Members of Sox front office doing their part for scouts in need


Members of Sox front office doing their part for scouts in need

Once just a set of notes scribbled on a cocktail napkin, 10 years later the Professional Baseball Scouts Foundation has raised 4 million.

The organization -- founded by White Sox front office members Dennis Gilbert and Dave Yoakum, ex-Sox general manager Roland Hemond and the New York Mets Harry Minor -- has a simple goal: aide scouts in need.

The foundations mission statement is to take care of veteran scouts who have fallen on hard time because of job loss, illness, retirement or other setbacks.

Gilbert -- a former minor league player and sports agent who is a special assistant to White Sox chairman Jerry Reinsdorf -- is set to host the organizations 10th annual dinner on Saturday night at the Hyatt Regency Century Plaza Hotel in Los Angeles.

He said his reason for the countless hours spent organizing the dinner is simple: All I wanted to do was to avoid some of the tragic things that happen, Gilbert said. I was around a (scout) who got changed from full-time to part-time and lost benefits because he couldnt afford to pay Cobra. (Family members) were having a hard time just putting him in the ground. Theres stories all over. There were. There arent any more.

Yoakum, who just completed his 21st season as a Sox special assistant to the GM, remembers he was fired up for the initial discussion between himself, Hemond and White Sox GM Rick Hahn at the GM meetings in Tucson, Ariz. in 2002. With a paradigm shift in the front offices of many teams, older GMs were being fired in favor of younger regimes, which in many cases left longtime scouts out of work.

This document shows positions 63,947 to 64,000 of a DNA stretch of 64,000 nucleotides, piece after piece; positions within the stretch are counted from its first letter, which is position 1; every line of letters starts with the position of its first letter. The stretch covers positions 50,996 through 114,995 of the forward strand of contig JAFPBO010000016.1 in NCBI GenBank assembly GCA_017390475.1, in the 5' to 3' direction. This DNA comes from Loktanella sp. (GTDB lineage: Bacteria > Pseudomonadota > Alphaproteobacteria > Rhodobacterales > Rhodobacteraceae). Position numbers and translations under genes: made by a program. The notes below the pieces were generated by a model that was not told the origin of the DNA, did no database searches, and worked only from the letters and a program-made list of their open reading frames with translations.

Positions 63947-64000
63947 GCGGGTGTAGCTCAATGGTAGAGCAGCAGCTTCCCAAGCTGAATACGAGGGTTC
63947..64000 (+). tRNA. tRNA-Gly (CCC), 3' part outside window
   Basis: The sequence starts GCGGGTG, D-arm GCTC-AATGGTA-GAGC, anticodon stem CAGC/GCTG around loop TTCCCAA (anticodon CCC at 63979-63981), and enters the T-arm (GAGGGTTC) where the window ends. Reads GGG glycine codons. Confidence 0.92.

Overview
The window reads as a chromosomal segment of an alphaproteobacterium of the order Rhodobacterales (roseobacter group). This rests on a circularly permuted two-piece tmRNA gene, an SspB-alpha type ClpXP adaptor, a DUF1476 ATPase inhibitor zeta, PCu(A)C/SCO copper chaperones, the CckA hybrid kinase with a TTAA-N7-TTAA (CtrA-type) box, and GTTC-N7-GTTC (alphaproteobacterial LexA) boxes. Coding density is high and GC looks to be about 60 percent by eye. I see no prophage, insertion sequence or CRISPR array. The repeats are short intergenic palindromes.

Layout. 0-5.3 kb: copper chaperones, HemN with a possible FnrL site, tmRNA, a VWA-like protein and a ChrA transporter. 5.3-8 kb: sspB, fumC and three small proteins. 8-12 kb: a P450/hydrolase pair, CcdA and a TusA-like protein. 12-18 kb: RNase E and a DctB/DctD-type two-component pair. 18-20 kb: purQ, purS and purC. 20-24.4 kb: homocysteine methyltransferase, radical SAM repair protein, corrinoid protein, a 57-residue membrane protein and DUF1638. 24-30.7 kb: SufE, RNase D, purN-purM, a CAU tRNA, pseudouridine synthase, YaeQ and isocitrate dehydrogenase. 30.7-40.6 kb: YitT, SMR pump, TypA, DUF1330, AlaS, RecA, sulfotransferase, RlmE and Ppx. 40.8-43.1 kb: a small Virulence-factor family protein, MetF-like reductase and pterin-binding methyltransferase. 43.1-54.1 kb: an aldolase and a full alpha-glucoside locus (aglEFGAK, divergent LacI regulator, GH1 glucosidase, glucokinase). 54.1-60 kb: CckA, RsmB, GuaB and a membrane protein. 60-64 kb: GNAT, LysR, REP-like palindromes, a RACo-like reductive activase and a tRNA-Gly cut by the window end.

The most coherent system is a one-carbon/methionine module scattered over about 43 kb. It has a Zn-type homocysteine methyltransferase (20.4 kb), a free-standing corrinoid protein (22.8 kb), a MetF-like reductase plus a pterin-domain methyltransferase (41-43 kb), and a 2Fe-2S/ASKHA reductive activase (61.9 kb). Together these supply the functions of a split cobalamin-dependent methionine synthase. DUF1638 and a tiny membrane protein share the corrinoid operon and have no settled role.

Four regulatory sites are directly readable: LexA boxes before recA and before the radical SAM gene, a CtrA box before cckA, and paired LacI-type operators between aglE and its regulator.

Gilbert missed the first meeting to attend the funeral of a scout but sat down with Hemond, Yoakum and Minor a month later at the winter meetings in Nashville, Tenn and devised a plan with Gilbert writing notes on a napkin.

Lets take care of the insurance for these guys and go from there, Yoakum said. Three weeks later Dennis called and said Were a charitable organization. Dennis has been just fantastic. I would hesitate to think where wed be without Dennis; he took a simplistic approach and turned it into something phenomenal.

Now scouts in need of financial assistance can apply to the organization for anything and everything.

Weve helped people from everything from funeral expenses to unpaid hospital bills to hospice to taking care of widows, Gilbert said. Heres a guy working for you for 30 years and they live month to month.

While scouts pay 85 to attend the dinner, Gilbert said the minimum seat for anyone else is 300 and some tables sell for as high as 50,000. This years event features Academy Award winning actor Harrison Ford and will honor former players Jim Palmer, Ferguson Jenkins and Don Mattingly. Dodgers announcer Vin Scully will receive an executive leadership award.

Boston Red Sox chairman Tom Werner will receive a humanitarian award while the Hairston family -- Jerry Sr., Jerry Jr. and Scott -- will receive the Bob Boone Family award for contributions to the sport. Minnesota Twins GM Terry Ryan and former player, scout and MLB executive Larry Doby will receive lifetime achievement awards for scouting.

Scouts Mike Arbuckle, Wayne Britton, Doug Gassaway, Larry Hines and Gary Johnson, who recently passed away, will also be honored as legends of scouting.

And then there are the silent and live auctions.

I remember our very first dinner, Yoakum said. The first item (auctioned) for 30,000. I got chills. I couldnt believe this had actually come to fruition. Its been quite a journey.

White Sox: Chris Getz's new player development role is to carry out 'vision of the scouts'

White Sox: Chris Getz's new player development role is to carry out 'vision of the scouts'

He may be limited on experience, but Chris Getz already has a strong idea about player development.